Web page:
Roberts graduated from Harvard College and Harvard Law School.
His votes on the D.C. Circuit Court have generally fallen on
the conservative side, but not always, according to the Legal
He ruled in favor of a criminal defendant who challenged his
sentence in a fraud case, in United States v. Mellon, while another
conservative judge dissented.
the July 2004 case Barbour v. Washington Metropolitan Area Transit
Authority, Roberts joined a Clinton appointee in deciding that
sovereign immunity did not bar a D.C. employee with bipolar disorder
from suing the transit authority under federal laws banning discrimination
against the disabled.
But in another WMATA case, Hedgepeth v. WMATA, Roberts voted
along with the other judges to uphold the arrest, handcuffing
and detention of a 12-year-old girl for eating a French fry inside
a D.C. Metrorail station.
"No one is very happy about the events that led to this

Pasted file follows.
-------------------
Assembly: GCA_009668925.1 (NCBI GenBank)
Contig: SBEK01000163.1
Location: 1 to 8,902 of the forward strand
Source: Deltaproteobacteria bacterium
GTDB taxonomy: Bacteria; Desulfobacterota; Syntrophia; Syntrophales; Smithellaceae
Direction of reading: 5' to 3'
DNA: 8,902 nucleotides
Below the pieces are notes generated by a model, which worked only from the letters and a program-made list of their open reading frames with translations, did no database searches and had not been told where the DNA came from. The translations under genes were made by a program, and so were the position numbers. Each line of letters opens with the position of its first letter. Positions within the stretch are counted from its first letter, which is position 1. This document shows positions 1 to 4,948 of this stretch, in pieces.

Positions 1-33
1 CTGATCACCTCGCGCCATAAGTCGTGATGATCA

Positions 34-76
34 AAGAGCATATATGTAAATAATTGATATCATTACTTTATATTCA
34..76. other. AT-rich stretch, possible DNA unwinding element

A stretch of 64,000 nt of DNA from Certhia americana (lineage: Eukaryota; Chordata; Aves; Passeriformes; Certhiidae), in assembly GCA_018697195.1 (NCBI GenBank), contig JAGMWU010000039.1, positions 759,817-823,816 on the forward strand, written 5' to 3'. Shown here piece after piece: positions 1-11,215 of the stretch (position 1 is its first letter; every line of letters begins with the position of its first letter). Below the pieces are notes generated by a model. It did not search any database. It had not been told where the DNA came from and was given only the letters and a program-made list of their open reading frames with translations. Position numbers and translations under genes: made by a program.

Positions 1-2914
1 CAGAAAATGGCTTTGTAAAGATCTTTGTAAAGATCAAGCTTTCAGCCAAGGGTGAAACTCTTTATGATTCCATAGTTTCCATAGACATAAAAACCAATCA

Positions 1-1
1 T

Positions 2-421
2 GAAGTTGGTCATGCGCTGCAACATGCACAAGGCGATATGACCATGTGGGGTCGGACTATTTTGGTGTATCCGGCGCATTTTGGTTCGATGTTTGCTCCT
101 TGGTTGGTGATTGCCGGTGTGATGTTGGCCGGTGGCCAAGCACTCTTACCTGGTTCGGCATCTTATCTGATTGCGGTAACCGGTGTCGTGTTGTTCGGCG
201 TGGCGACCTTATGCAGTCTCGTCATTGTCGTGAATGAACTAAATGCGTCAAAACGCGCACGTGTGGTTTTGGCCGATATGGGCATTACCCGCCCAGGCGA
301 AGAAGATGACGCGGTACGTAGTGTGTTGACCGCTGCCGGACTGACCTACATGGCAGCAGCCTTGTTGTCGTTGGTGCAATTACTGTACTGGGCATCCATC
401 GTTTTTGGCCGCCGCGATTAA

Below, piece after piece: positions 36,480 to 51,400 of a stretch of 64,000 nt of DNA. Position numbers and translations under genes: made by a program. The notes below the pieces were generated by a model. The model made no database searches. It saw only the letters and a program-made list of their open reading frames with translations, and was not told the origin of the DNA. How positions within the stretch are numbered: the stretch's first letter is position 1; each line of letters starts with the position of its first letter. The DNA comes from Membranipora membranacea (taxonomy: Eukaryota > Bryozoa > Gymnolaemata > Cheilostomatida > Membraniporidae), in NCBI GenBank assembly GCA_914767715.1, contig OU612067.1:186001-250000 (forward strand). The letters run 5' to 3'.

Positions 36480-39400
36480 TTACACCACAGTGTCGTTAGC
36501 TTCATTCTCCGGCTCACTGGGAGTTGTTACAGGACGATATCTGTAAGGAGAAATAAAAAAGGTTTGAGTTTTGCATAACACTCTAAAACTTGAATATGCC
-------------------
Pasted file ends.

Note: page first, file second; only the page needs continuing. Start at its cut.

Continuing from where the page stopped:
litigation," Roberts said, according to the Legal Times,
but he ruled that the police did not violate the girls' Fourth
or Fifth Amendment rights.
In another case, Roberts wrote a dissenting opinion that suggested
Congress might lack the power under the Constitution's Commerce
Clause to regulate the treatment of a certain species of wildlife,
reported the Washington Post.
And in Rust v. Sullivan, a 1991 case, he successfully helped
argue that doctors and clinics receiving federal funds may not
talk to patients about abortion, according to Slate.
As a private attorney, he
discussed the close of the 1996-97 Supreme Court term with
its then-5-4 divide, telling the NewsHour, "I do think there's
a solid majority on the court for the proposition that federalism
has to be taken seriously; that states do retain rights under
our federal system. ... I think by enforcing these structural
limitations, states have their powers and rights. The federal
government is limited. The end objective, as the framers intended,
is to protect individual rights."
Roberts was born in 1955 in Buffalo, N.Y., and has a wife and